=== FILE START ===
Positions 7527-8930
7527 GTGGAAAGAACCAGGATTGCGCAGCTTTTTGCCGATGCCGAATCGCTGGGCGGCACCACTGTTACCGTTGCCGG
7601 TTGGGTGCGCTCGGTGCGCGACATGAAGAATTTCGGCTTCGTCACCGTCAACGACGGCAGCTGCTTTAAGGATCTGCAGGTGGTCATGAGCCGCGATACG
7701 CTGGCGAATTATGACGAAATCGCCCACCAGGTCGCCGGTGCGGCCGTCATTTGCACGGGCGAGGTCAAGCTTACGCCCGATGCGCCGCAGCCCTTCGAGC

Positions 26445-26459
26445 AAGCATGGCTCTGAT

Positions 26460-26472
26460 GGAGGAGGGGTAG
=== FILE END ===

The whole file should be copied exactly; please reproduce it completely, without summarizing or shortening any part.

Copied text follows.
Positions 7527-8930
7527 GTGGAAAGAACCAGGATTGCGCAGCTTTTTGCCGATGCCGAATCGCTGGGCGGCACCACTGTTACCGTTGCCGG
7601 TTGGGTGCGCTCGGTGCGCGACATGAAGAATTTCGGCTTCGTCACCGTCAACGACGGCAGCTGCTTTAAGGATCTGCAGGTGGTCATGAGCCGCGATACG
7701 CTGGCGAATTATGACGAAATCGCCCACCAGGTCGCCGGTGCGGCCGTCATTTGCACGGGCGAGGTCAAGCTTACGCCCGATGCGCCGCAGCCCTTCGAGC

Positions 26445-26459
26445 AAGCATGGCTCTGAT

Positions 26460-26472
26460 GGAGGAGGGGTAG